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Happy Time Warp, tyrnn and ceruleanst!

Okay, for some reason LiveJournal thought the day was yesterday, but also thinks it's today. Makes no nevermind to me, have your Forgotten English (© Jeffrey Kacirk) anyway!

dephlegmedness
A state of being freed from water.
--Rev. John Boag's Imperial Lexicon, c. 1850


Juneteenth Observed
On this date in 1865, slaves in Galveston, Texas, became the last to learn of their newfound freedom; Union soldiers reached the city and read Abraham Lincoln's Emancipation Proclamation, by then two and a half years old. Though Lincoln has received much of the credit for the liberation of American slaves, he could hardly have been characterized as being zealously against this evil, at least before becoming president. In the first of the Lincoln-Douglas debates on August 21, 1858, he remarked, "I have no purpose, either directly or indirectly, to interfere with the institution of slavery where it exists. I believe I have no right to do so." And even as president four years later, just before the Emancipation Proclamation was issued, he wrote to Horace Greeley, "If I could save the Union without freeing any slave, I would do it; if I could save it by freeing all the slaves, I would do it; and if I could save it by freeing some and leaving others alone, I would also do that."

That's something that drives me absolutely nuts about the Civil War as it's popularly taught and understood. Ask a dozen people on the street and they'll tell you it was to free the slaves -- but it wasn't about slavery and never was. It was about Federal power vs. State power -- from the government P.O.V. slavery was just a propaganda tool that the average Joe in the northern states would get behind. Sorta like WMDs in Iraq. If you are scared that the country is slouching towards totalitarianism [1], thank Abraham Lincoln, he's the one who laid the groundwork for it.

Of course, the reason slavery worked as a hot-button issue is because it was such an evil (duh), which is why the Civil War is still such a problem. Who do you root for, the Overreaching Government, or the Slavers? I'd say a fair assessment is that we all lost on that one. (Except for the slaves -- at least they got something good out of it! Eventually.)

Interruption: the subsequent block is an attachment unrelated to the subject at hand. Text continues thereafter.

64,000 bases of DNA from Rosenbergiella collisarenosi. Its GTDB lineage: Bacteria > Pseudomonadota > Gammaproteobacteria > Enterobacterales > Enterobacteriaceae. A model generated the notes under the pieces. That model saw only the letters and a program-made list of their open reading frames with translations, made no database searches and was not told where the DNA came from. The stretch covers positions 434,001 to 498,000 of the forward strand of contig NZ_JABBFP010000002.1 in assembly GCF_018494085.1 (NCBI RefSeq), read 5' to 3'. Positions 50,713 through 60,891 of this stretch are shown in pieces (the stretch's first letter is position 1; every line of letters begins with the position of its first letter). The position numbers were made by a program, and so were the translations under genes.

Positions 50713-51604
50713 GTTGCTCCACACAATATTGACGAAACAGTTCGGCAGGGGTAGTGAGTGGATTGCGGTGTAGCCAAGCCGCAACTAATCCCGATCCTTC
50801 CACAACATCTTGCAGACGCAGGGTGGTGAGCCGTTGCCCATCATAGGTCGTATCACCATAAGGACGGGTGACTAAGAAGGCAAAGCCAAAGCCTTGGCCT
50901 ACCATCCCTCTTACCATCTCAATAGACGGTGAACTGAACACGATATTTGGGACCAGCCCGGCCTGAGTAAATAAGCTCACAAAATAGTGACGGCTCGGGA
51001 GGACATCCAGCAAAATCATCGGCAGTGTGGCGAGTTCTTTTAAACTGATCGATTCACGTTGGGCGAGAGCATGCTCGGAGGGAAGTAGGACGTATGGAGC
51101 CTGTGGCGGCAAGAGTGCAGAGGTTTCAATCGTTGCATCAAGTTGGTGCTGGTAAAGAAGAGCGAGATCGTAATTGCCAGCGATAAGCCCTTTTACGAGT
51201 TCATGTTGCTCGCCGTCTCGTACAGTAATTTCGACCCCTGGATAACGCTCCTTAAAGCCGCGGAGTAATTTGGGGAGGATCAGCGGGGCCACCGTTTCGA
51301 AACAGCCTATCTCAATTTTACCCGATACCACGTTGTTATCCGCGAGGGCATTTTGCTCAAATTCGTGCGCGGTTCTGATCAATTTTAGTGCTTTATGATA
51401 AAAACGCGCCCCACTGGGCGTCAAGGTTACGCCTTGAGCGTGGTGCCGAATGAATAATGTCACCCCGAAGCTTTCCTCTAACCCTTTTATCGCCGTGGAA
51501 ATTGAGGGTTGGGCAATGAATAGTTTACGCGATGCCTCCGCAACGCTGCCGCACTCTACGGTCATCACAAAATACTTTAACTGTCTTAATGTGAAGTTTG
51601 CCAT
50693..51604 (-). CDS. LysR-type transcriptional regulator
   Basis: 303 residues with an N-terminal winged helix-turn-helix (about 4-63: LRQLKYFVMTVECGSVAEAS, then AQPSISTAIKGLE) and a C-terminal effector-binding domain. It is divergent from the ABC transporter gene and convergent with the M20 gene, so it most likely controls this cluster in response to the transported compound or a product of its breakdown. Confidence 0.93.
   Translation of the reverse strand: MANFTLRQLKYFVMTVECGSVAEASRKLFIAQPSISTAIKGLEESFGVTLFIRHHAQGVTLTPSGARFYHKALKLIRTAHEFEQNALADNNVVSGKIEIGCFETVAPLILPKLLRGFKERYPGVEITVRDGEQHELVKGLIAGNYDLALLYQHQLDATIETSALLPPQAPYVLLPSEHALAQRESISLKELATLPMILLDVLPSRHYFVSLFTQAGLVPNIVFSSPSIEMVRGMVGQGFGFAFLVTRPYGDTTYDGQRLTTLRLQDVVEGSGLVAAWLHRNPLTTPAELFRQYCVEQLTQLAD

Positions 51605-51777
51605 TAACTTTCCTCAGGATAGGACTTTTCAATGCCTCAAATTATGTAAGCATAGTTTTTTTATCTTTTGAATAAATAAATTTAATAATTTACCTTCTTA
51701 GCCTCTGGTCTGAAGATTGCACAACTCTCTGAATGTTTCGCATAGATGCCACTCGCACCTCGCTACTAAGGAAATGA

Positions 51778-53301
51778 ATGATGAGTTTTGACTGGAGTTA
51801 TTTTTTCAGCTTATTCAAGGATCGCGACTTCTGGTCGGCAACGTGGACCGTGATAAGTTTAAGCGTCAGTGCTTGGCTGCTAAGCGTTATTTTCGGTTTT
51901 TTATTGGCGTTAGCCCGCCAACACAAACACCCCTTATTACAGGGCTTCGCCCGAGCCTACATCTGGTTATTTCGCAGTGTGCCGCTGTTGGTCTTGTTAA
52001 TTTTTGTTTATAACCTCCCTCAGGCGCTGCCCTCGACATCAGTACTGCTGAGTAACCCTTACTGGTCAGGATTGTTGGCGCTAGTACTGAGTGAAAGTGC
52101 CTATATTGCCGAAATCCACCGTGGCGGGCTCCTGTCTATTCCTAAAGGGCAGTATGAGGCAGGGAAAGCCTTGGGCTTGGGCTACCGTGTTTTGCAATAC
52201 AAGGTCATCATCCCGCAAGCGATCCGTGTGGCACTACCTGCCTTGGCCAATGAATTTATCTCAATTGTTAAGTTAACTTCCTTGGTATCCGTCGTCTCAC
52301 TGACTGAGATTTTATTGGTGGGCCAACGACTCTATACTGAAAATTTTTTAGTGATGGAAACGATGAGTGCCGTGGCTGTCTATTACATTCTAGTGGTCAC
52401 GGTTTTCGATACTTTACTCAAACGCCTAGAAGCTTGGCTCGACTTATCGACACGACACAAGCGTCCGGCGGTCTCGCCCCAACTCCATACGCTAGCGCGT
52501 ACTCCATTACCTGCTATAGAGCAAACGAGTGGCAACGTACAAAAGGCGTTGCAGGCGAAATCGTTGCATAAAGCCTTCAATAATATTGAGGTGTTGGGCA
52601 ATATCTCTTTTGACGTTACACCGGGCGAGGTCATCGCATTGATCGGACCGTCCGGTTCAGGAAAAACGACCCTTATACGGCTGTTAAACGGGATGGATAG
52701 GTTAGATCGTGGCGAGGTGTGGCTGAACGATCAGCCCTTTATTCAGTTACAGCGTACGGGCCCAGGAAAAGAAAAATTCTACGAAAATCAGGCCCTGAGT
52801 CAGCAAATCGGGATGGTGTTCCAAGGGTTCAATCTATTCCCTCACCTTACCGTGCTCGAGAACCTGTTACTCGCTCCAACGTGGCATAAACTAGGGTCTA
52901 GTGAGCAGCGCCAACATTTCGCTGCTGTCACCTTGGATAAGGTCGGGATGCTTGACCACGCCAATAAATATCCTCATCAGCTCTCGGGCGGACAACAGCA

-The Gneech

[1] Despite the best efforts of the Bush administration, and for that matter the Clinton administration before them, I don't believe we're slouching towards totalitarianism. The U.S. has long had a tendency to swing like a pendulum, going from libertine to puritan and back again, and averaging somewhere in the middle. The key is to try to avoid the evils of either extreme.

Comments

the_gneech
Jun. 19th, 2007 05:58 pm (UTC)
From my reading, you could make a colorable argument that it wasn't only about slavery.

Fair enough. Point is, the Civil War tends to be portrayed as the noble and righteous north versus the orcs who ran the south and only resisted the abolition of slavery 'cause they hated black people. The idea that the U.S. was supposed to be a voluntary allegiance of states, or that the people in the south may have had carefully-considered reasons for what they did beyond "dumb hickism" doesn't get much serious discussion.

An example: in Night at the Museum, a movie for kids and fairly typical of cultural attitudes, the main character sums up the Civil War as "Southern guys! You lose! Slavery is bad! Get over it!"

-The Gneech
level_head
Jun. 19th, 2007 06:51 pm (UTC)
The idea that the U.S. was supposed to be a voluntary allegiance of states, or that the people in the south may have had carefully-considered reasons for what they did beyond "dumb hickism" doesn't get much serious discussion.